Evolution of a hero
Poor old Reality Pump. While theres nothing particularly wrong with the developers latest swashbuckling adventure - in fact, its easy to get lost in Two Worlds sprawling fantasy land and epic story - the games Identikit RPG structure and set-pieces are achingly familiar in a marketplace thats already overcrowded.
And following in the wake of 2Ks sublime Oblivion, its hard for any magical quest to make a mark, never mind one that apes its biggest rival so closely.
Like Oblivion, Two Worlds features a colossal mythical landscape where players can pick their own route, either choosing to stick with the main plot arc and save the world from tyranny, or stray off the beaten path to complete challenges, win treasures and foster relationships with other characters. Moreover, in fine RPG tradition, your adventurous avatar starts off as an underpowered rookie with little experience in swordplay or magic, giving players the opportunity to evolve their hero and transform them from a ten-stone weakling into a badass killing machine.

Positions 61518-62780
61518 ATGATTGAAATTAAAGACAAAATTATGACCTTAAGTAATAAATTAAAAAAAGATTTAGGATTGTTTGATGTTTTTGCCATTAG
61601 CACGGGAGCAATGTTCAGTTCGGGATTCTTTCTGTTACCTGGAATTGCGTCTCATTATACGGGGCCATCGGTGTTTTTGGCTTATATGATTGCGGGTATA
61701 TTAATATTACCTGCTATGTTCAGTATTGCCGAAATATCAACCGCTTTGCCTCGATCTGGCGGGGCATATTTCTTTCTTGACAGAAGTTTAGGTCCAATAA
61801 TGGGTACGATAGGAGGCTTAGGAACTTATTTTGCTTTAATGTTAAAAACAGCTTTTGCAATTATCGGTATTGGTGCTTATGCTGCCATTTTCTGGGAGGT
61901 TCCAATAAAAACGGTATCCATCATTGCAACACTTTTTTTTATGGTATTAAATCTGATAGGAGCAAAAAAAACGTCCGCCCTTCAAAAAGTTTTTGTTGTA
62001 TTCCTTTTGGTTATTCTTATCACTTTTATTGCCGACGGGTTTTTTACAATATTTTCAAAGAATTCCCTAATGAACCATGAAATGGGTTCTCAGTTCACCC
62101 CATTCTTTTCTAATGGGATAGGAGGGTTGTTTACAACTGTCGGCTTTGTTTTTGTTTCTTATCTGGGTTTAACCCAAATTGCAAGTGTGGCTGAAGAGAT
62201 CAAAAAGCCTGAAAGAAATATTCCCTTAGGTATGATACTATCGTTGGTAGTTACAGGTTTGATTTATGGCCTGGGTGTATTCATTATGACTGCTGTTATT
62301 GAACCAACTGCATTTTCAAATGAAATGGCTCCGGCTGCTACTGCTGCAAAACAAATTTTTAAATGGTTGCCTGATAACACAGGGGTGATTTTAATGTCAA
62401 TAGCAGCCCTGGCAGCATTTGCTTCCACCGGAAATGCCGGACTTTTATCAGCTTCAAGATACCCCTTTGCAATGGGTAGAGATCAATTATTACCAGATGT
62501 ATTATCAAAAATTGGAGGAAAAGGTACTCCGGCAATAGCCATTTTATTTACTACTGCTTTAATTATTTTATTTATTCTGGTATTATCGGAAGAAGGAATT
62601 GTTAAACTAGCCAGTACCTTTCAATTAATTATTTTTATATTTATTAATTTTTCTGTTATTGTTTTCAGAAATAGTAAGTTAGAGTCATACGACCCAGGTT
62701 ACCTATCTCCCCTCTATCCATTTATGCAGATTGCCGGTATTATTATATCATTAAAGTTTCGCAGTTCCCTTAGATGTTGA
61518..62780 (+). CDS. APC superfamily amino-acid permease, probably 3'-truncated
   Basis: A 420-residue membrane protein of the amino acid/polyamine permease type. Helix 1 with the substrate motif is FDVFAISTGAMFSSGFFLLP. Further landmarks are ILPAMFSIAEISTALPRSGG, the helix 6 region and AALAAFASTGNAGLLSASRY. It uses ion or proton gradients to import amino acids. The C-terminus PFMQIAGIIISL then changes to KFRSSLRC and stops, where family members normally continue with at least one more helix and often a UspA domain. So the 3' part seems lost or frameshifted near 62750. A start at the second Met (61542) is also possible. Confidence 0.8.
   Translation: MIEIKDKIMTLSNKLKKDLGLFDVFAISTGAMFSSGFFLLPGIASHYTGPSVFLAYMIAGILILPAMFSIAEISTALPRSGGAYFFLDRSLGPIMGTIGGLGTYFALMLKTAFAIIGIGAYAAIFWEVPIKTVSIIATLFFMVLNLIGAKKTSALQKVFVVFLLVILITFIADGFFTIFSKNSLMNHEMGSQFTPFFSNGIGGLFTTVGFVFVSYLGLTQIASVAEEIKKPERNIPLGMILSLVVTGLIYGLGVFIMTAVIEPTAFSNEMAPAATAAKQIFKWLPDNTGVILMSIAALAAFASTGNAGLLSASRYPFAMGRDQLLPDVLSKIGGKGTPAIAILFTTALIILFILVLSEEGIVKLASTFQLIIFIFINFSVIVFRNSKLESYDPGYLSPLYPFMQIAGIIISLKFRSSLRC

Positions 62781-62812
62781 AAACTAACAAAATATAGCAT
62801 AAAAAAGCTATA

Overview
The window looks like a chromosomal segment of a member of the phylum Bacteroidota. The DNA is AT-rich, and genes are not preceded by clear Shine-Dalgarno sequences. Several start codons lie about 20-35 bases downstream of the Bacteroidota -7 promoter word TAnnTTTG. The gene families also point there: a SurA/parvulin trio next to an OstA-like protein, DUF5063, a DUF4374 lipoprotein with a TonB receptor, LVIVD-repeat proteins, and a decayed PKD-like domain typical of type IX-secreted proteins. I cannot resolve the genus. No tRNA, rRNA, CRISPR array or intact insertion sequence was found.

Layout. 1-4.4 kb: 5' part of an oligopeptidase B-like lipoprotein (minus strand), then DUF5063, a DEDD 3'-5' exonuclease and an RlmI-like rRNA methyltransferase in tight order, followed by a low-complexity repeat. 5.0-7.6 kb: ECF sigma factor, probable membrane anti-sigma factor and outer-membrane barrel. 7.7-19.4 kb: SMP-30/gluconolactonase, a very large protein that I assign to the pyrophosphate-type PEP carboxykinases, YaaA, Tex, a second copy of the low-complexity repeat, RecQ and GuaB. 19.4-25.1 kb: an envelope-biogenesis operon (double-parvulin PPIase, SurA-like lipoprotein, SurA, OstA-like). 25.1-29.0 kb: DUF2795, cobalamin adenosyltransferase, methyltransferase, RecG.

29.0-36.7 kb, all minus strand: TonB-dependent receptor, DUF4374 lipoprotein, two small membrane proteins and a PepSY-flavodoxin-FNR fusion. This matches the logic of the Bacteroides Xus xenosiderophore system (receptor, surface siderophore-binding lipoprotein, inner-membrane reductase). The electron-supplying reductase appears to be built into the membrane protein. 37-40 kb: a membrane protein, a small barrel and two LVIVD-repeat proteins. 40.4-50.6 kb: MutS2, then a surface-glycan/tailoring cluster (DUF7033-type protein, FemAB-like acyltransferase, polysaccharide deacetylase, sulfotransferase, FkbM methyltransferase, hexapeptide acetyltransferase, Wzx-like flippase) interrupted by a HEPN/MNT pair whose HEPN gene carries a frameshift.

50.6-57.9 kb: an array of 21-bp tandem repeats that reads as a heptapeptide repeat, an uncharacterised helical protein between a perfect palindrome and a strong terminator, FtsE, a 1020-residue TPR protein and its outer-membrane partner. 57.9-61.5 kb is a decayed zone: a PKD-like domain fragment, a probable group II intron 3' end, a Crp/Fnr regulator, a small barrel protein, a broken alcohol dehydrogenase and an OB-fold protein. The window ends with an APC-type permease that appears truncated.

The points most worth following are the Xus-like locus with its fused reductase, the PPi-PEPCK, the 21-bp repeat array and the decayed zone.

But while the similarities to Oblivion are obvious, Two Worlds loses its way in a few key areas; the combat can be achingly dull, with players simply hitting the attack keys without ever making full use of the skills theyve spent time developing; the vast number of side-quests makes for a bewildering and often unfocused experience, which is fine for kids with too much time on their hands but wont appeal to gamers with limited windows of gaming opportunity; and while the game does everything well, other recent quests have handled the RPG conventions with more panache, making Two Worlds feel like a game that should have hit the shelves a year ago.